Photo: AMC

Career & Craft

Winds of Change

Creator Graham Roland’s Dark Winds brings a fresh perspective to a Native American-themed mystery.

Dark Winds first landed on Graham Roland’s desk in 2019, as a possible adaptation of the late Tony Hillerman’s Navajo mystery, Listening Woman. At first Roland, who is Chickasaw, saw it as just one in a number of possible projects. Then he realized that with its tribal police detective, Joe Leaphorn, investigating crime on the reservation, he could fashion something he’d never seen on television: a story starring a Native American, unfiltered by the usual white protagonist introduced as a sop to white audiences. “We were immersed in it by virtue of the Native leads, and that was really fascinating to me,’’ Roland says.

Dark Winds Creator Graham Roland. Photo by Shelley Rickman

For more than 30 years, Robert Redford had owned the rights to Hillerman’s mysteries. In 1991, Neal Jimenez and Eric Bergren penned the adaptation The Dark Wind; then in 2002 Leaphorn showed up again in PBS’s Skinwalkers: The Navajo Mysteries (Teleplay by the late James Redford, Robert’s son). Now Redford was aiming for cable television.
From the beginning, Roland, Redford, and other executive producers, including George R.R. Martin, director Chris Eyre, and star Zahn McClarnon (Leaphorn), were firm about staffing the show with Native writers. 

“We wanted to make sure that this story was getting re-contextualized, and filtered, and adapted for television, through a Native lens. That was more important than any level of experience someone could bring to the table,” explains Roland, about setting up season 1.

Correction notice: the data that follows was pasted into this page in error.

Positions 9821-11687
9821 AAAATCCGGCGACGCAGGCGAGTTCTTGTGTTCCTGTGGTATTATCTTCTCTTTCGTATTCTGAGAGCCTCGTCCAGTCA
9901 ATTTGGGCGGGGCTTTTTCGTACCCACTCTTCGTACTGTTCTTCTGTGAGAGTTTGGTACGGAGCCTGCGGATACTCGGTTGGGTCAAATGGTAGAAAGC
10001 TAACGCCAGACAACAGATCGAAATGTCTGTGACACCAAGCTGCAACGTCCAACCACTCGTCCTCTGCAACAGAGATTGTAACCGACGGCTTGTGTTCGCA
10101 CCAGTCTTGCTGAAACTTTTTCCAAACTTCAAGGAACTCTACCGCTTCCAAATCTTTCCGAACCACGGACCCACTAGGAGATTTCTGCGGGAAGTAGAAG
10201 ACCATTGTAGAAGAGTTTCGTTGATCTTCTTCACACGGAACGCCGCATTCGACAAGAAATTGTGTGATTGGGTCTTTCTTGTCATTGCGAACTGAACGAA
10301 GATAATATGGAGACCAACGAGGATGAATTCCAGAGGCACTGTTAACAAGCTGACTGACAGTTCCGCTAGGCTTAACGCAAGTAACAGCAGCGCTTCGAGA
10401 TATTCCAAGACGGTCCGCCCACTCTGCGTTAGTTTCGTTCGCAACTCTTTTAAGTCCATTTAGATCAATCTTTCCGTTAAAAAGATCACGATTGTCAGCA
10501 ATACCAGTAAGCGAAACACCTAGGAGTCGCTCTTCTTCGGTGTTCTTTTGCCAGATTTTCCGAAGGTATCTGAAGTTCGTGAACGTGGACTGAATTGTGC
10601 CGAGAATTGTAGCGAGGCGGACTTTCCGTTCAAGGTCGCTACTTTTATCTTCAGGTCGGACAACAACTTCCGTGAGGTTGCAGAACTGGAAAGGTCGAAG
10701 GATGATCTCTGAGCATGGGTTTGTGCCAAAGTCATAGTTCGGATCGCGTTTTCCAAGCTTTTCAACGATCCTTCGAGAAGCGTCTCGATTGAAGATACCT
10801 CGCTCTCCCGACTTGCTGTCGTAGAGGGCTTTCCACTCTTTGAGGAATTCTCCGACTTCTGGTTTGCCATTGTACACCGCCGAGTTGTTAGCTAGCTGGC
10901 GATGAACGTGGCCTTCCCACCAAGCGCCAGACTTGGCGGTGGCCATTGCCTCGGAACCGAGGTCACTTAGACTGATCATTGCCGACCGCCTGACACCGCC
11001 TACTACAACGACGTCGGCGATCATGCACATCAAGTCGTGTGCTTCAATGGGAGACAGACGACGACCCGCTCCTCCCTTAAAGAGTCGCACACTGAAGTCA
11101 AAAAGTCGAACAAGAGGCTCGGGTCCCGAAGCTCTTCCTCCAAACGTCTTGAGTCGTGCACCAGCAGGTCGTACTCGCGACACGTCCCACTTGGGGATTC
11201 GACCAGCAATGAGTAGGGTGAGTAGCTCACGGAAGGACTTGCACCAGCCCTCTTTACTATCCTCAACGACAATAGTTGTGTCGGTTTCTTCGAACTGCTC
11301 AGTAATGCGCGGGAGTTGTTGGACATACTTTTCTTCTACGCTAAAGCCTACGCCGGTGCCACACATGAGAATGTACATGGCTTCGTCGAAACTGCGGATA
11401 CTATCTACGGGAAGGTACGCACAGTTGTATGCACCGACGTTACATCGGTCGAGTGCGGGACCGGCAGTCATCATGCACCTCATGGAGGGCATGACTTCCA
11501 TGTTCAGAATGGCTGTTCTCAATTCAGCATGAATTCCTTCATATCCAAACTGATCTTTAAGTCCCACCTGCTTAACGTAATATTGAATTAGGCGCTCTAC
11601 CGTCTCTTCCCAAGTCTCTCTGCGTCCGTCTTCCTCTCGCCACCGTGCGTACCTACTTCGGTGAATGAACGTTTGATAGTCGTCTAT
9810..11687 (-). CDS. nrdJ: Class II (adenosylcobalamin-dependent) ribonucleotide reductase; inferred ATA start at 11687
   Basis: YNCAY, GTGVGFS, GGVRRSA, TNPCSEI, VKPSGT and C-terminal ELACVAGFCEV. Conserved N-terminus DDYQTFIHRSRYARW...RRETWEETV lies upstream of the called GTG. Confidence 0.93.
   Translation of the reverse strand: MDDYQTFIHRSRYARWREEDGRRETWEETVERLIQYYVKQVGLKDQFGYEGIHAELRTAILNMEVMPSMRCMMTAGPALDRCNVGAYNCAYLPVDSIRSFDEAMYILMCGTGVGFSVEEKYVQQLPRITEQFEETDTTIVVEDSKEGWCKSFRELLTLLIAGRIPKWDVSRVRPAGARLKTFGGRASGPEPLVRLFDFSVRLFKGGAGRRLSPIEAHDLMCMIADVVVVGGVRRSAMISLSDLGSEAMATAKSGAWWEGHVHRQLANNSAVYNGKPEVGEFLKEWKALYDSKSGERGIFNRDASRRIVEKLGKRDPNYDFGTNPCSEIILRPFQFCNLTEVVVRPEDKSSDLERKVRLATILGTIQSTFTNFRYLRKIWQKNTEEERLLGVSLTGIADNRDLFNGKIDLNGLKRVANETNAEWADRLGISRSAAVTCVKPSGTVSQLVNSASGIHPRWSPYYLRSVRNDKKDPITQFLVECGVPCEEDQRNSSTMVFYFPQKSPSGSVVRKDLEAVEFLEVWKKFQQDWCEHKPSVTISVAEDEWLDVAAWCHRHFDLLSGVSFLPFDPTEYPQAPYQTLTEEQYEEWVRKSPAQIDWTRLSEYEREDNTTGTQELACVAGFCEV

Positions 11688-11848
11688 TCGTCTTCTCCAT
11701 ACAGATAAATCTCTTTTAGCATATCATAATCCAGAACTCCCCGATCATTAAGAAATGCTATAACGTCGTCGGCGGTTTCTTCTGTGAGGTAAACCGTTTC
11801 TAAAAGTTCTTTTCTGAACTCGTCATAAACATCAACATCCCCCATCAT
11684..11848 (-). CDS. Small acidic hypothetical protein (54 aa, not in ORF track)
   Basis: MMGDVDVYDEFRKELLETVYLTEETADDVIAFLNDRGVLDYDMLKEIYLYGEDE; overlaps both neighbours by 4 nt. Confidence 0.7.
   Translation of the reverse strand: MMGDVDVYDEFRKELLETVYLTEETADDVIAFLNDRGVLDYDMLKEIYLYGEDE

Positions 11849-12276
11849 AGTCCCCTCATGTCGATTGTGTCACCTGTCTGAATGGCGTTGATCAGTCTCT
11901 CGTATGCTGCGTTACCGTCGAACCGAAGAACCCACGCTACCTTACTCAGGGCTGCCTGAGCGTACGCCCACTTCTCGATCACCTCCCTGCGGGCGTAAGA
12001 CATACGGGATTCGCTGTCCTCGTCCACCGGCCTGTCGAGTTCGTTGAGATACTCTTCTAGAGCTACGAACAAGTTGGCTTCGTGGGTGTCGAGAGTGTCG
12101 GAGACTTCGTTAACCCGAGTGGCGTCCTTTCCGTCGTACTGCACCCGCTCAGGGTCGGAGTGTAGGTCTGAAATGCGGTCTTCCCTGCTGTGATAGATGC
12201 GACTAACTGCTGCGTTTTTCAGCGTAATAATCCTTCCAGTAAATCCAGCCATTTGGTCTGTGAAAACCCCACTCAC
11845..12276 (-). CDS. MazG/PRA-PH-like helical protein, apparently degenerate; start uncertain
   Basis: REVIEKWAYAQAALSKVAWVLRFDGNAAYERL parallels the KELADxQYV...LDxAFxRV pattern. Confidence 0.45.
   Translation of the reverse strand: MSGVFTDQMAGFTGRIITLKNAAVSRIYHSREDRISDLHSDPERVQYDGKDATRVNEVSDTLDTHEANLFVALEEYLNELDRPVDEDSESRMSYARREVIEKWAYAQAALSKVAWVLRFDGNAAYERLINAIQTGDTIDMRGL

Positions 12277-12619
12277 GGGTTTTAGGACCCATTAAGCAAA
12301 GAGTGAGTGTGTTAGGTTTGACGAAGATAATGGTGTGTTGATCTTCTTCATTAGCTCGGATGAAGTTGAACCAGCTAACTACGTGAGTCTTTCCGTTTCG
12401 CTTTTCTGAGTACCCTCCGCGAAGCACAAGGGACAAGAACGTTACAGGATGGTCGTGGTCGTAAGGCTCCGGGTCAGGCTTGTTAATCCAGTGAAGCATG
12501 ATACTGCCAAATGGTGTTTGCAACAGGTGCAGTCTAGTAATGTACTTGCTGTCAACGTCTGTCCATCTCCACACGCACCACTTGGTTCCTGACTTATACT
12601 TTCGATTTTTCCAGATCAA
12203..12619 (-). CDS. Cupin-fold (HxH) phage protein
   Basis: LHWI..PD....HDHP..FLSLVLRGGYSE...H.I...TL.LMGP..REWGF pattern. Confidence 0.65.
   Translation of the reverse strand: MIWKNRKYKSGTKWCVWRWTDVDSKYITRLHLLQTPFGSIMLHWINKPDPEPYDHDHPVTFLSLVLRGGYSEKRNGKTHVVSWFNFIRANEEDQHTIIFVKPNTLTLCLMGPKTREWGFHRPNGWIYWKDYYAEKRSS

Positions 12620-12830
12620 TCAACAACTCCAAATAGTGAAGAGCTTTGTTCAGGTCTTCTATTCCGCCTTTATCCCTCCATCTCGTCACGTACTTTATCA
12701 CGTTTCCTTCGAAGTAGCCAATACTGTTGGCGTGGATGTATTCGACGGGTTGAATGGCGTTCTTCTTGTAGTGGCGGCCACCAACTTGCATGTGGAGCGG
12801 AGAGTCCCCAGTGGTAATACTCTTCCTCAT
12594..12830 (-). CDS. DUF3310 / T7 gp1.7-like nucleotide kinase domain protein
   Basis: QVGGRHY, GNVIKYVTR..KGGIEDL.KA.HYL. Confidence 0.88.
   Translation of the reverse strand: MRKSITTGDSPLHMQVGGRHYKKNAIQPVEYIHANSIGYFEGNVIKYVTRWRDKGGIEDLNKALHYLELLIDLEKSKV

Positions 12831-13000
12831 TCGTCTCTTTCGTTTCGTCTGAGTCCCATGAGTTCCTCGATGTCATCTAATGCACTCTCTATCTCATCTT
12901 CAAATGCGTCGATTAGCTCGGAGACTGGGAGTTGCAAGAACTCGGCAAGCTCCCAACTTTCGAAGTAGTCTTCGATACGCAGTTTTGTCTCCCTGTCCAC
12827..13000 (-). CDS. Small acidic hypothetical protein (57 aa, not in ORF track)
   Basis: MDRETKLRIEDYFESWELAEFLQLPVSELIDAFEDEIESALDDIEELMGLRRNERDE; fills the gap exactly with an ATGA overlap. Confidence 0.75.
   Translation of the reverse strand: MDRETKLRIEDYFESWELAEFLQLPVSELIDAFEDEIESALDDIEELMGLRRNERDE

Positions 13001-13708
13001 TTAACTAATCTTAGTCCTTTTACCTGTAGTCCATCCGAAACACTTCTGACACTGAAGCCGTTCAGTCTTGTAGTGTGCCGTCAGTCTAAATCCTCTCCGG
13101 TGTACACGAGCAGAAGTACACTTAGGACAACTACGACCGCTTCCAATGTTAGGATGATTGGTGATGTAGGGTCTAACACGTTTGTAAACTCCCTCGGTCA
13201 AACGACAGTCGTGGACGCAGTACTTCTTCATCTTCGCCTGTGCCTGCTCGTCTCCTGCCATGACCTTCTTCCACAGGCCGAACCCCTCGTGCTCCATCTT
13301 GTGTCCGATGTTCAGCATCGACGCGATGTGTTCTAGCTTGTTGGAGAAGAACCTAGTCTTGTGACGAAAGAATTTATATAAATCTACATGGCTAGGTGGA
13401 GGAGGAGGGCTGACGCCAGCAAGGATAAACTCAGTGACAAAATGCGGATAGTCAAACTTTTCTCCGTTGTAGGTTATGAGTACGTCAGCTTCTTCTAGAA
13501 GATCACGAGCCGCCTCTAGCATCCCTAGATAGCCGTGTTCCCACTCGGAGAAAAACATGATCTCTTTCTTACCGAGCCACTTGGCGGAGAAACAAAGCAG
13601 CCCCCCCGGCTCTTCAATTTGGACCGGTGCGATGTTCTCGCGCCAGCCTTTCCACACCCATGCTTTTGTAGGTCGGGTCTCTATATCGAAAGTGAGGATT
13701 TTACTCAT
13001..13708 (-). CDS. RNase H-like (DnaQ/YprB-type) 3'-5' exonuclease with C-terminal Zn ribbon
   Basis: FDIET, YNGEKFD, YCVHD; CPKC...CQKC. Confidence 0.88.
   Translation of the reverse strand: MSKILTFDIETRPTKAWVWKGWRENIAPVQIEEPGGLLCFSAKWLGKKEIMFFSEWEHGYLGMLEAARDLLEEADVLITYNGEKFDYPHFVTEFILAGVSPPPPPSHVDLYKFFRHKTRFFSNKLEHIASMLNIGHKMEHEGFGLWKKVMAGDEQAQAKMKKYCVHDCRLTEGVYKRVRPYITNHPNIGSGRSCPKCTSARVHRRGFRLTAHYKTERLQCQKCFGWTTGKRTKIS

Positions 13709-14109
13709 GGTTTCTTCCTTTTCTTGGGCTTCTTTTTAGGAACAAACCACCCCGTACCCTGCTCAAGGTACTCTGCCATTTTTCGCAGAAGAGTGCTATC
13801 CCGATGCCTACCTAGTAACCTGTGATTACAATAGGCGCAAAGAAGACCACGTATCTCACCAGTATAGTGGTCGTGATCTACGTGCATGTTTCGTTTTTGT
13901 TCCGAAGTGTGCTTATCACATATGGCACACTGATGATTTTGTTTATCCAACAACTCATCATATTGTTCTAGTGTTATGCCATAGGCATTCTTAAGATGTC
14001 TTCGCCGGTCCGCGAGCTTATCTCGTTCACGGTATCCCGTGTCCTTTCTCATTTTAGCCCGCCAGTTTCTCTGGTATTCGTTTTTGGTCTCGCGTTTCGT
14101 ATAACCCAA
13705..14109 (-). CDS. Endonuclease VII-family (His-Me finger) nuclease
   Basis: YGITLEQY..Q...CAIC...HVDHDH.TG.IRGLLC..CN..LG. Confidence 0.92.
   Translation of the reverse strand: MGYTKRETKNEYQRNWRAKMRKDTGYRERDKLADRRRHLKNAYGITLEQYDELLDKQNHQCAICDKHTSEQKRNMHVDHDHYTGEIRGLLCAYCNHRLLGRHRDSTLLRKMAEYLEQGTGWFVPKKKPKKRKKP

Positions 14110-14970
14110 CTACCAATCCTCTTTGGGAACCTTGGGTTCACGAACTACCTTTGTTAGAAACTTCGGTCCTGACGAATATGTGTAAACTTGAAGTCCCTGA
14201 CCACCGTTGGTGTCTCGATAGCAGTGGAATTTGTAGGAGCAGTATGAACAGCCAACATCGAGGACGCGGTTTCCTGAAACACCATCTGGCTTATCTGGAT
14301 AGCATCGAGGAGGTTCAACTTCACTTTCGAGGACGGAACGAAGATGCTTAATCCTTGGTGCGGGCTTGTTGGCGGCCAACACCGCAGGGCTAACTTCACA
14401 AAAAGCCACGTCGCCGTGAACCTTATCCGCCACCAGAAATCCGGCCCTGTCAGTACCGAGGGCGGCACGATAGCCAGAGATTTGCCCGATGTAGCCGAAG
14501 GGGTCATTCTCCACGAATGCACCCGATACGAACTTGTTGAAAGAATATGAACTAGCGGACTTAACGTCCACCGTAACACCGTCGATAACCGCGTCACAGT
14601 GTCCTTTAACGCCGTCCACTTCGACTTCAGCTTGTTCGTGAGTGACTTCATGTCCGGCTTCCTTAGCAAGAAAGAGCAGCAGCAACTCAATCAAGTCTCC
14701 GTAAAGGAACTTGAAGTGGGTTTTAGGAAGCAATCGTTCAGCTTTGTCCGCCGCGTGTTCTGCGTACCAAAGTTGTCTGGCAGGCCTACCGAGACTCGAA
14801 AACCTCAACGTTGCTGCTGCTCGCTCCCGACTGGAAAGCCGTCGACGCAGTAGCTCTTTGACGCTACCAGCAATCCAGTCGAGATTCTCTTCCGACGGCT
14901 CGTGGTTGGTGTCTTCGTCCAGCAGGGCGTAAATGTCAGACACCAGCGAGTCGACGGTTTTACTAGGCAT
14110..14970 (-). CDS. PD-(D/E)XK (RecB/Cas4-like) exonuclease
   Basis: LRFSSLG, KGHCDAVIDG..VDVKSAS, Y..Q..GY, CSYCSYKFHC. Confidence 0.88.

According to the 2022 Writers Guild of America West Inclusion and Equity Report, Native American, Indigenous, and First Nations writers accounted for fewer than one percent of those working in 2020 in television and film. Still, Roland was agreeably surprised by the size of the talent pool: “It was much deeper than I was anticipating, because not a lot of Native writers had been given their chance,” he says.

The result: Dark Winds, which debuted in 2022 and was quickly renewed for a second and then a third season, became the first drama with a room completely staffed, with the exception of showrunner Vince Calandra, by writers of Native American heritage. 

Humanity First

Jason Gavin

Adapting a popular book for the screen is tricky when a novelist’s fans—and Hillerman had millions—are ready to pounce on changes. Roland, a veteran of Prison Break (Created by Paul T, Scheuring), and Lost (Created by Jeffery Lieber and J.J. Abrams & Damon Lindelof), had co-created Amazon’s Tom Clancy’s Jack Ryan with Carlton Cuse, so adaptation wasn’t new for him. 

“Many of the things that Tony had done in his novels made for good TV,” Roland says. “At the same time, I was looking for a deepening of some of the character work, and what the characters were going through, that I felt would make it a little bit more accessible for a television audience.”

In Hillerman’s early books, Leaphorn works alone. But Redford and Martin envisioned the show as a two-hander with a younger lieutenant, Jim Chee. Chee doesn’t appear until Hillerman’s fourth mystery in the series, People of Darkness, which would become the basis for Dark Winds’ second season. Roland returned Chee to the reservation early—an outsider after a decade away—to work with Leaphorn, whose parents had sent him to assimilation school to be stripped of his Navajo language and customs. Only after filming finished, did someone point out to Roland the link between his protagonists’ histories and his own disconnected childhood: after age 8, he split his time between his mother in California’s Bay Area, and his father in Ardmore, Oklahoma, never quite fitting in either place.

We wanted to make sure that this story was getting re-contextualized, and filtered, and adapted for television, through a Native lens. That was more important than any level of experience someone could bring to the table.

- Graham Roland

He also imported Leaphorn’s wife, Emma, from later books, gave the childless Leaphorns a son, and, with the other executive producers, remained determined to shun Magical Indians, flute music, and peace pipe smoking. 

“It ended up being such an important part of how we were looking at the episodes, trying to make them feel like they were not falling into stereotypical spaces,” he says. “Making it feel like a grounded crime drama first, and then a story that took place on the reservation, second.”